Microsoft Surface Book Impressions

Last we heard from Microsoft’s Surface teams, the ideal replacement for a notebook was its Surface Pro 3. An adjustable kickstand and lockable add-on keyboard gave users the best of both worlds: a reliable tablet that could run almost any app that a user throws at it, and thin notebook PC with touch. Today Microsoft revealed the Surface Book. It delivers the same experience that the Surface Pro 3 does, it just goes about it a completely different way.

Instead of an add-on cover with a built-in keyboard, the Surface Book has a full hardware dock. This dock looks so notebook like that it wasn’t until Microsoft explicitly said that the display could be removed and used as a tablet in its own right that those in the audience fully grasped what the company was planning to announce.

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Surface Book Impressions: Hardware

The Surface Book was all anyone could really talk about at the Windows 10 Devices Event this morning. The hands-on area filled with people trying to admire Microsoft’s latest notebook replacement as soon as they could. Surface Book uses the same magnesium frame that previous generations of the Surface did. Microsoft even kept the slick silver finish. That’s roughly were a lot of the similarities between this and past devices in the Surface Pro line end.

The Surface Book aims to be even better at being a notebook that the Surface Pro 4. That mission necessitated adding a bigger display. The Surface Book’s display is a robust 13.5-inches from corner to corner, with Microsoft keeping the same app and program friendly 3:2 aspect ratio of the Surface Pro 3.

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Surface Book Impressions (3)

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While closed the Surface Book has a wedge shape. The Surface Book’s PixelSense 3000 x 2000 pixel Display and hardware dock close, but there’s a gap in-between the keyboard and display on the black half. That’s due to the rigid, unorthodox hinge mechanism that holds the Surface Book’s display to the rest of its body.

The base of the Surface Book holds a spacious trackpad and metal keys that are satisfying to push down on. There are two USB ports, a full-size SD card reader, Mini Display Port, dual microphones and a front-facing 5 megapixel camera. Microsoft also throws in an 8 megapixel rear-facing camera with auto focus.

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Microsoft will let shoppers choose an 6th Generation Intel Core i5 or Intel Core i7 processor with storage options ranging from 1TB to 128GBs. There’ll only be two memory options: 8GB and 16GB.

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Surface Book Impressions: Thoughts

The Surface Book splits into two halves and that’s where I started my hands-on. I wanted to see how satisfying the mechanism for attaching and detaching as. I was anxious to gauge how much the screen moved as you typed on the dock. I’ve seen docking mechanisms that just weren’t strong enough. I’ve tried machines out that have wobbling displays if you type away on their keyboards too hard.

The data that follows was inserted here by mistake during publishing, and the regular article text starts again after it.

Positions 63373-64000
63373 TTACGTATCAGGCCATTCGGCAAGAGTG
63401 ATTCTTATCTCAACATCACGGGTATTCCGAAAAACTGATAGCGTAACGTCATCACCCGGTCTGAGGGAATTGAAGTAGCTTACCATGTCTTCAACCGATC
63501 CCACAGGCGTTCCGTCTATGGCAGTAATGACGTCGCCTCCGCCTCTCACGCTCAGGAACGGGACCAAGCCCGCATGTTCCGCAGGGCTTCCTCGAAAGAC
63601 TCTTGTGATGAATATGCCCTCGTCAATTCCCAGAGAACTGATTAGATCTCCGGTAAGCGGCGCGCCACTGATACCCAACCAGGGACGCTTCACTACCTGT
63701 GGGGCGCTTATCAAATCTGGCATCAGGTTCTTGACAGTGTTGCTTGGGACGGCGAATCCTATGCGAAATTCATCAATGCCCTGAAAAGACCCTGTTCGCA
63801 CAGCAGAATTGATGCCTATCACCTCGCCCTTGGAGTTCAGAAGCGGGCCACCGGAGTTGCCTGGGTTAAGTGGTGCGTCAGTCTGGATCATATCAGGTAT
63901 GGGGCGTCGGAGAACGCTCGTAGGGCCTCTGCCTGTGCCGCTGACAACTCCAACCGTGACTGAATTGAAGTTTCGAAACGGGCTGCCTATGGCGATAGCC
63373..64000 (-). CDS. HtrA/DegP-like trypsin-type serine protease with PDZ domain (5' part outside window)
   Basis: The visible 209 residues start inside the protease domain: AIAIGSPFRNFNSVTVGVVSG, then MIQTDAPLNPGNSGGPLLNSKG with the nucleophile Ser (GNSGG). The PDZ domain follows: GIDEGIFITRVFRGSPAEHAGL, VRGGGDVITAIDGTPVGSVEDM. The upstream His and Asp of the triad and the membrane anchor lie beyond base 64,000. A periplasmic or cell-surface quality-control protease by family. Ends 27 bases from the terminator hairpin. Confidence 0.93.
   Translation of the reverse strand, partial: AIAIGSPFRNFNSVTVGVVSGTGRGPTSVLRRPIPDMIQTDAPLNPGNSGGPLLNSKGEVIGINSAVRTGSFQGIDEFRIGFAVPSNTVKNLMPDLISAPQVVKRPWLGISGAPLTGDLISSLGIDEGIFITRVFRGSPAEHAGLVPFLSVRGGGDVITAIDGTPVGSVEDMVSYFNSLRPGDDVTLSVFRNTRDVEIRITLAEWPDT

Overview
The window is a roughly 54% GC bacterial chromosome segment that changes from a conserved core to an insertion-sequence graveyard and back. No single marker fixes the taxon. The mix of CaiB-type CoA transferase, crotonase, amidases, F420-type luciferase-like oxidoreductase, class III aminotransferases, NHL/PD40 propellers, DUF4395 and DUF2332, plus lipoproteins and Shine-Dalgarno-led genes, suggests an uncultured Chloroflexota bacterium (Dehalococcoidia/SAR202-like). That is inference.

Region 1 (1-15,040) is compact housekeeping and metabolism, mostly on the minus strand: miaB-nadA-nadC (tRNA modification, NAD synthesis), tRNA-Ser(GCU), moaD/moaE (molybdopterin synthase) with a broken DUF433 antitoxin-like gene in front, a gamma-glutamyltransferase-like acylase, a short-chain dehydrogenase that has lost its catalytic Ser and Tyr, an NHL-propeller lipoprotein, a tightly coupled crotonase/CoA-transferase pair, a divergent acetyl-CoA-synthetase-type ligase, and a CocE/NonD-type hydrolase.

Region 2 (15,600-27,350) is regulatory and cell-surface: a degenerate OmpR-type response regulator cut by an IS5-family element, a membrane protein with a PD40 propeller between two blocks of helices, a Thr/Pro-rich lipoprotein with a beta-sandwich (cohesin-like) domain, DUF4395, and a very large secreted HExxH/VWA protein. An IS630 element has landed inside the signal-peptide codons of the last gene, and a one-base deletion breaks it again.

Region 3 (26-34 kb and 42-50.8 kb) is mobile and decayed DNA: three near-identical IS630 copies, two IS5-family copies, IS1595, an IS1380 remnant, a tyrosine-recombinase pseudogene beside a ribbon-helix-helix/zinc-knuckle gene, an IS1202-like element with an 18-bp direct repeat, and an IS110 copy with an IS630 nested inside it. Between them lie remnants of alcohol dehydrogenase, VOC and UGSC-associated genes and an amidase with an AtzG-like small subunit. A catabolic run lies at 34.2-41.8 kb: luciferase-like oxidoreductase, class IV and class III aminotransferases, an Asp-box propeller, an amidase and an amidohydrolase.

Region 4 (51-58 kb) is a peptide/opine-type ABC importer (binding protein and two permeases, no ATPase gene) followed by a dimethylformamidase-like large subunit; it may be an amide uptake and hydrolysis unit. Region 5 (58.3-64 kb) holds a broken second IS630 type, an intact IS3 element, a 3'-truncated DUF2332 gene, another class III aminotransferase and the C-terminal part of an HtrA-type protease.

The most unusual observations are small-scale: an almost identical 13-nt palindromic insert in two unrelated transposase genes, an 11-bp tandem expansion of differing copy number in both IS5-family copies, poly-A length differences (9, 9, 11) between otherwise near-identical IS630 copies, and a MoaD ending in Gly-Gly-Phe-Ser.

The hinge looks unorthodox from afar, but I’m happy to say it does the job well. At least, it did at Microsoft’s Windows 10 Devices Event. I quickly typed a short paragraph to see if my eyes would have to compensate for a wobbly display. They didn’t have to. Opening and closing the display felt nice too.

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Demo leaders didn’t have a Microsoft Account inside the Surface Book. As such, I couldn’t test how video look on its upgraded display. I did get the chance to play around a little with professional editing tools taking advantage of the NVIDIA GeForce 8G graphics card inside the base. The Surface Book offloads GPU intensive activities to the base when its docked. When undocked users rely on the Intel HD 520 graphics and Intel Core i5 or i7 processor inside the tablet itself. There wasn’t enough time to judge battery performance or program performance, honestly.

There was enough time to judge its design and weight. The Surface Book weighs 3 pounds when docked with its keyboard. The maybe gets Microsoft into a bit of trouble as the Surface Pro 4 weighs just 1.69 pounds. Microsoft hopes that users undock the screen and flip it around when they want to keep their keyboard dock powering the experience. The weight worries me and the gap between the display and keyboard when the Surface Book is closed worries me too. I can imagine random things finding themselves in between the gap.

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On the other hand, the gap does create a great angle for writing and handling the device like a book with a cover that’s folded. It could be a fair trade-off for better ergonomics.

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Read: Surface Book Coming to Slay the MacBook Pro

Microsoft opened Surface Book pre-orders this morning on its Microsoft Store website. The most basic Surface Book configuration will cost shoppers $1,499. Adding more storage and a Core i7 Processor boosts that price. The Surface Book scratches the same itches that the Surface Pro 3 did, but for a new class of users that demand performance. There’s nothing I saw or felt this morning that leads me to believe that Microsoft won’t also find success with the Surface Book. What’s more, Microsoft includes the dock with the Surface Book, something it doesn’t do with the Surface Pro even today.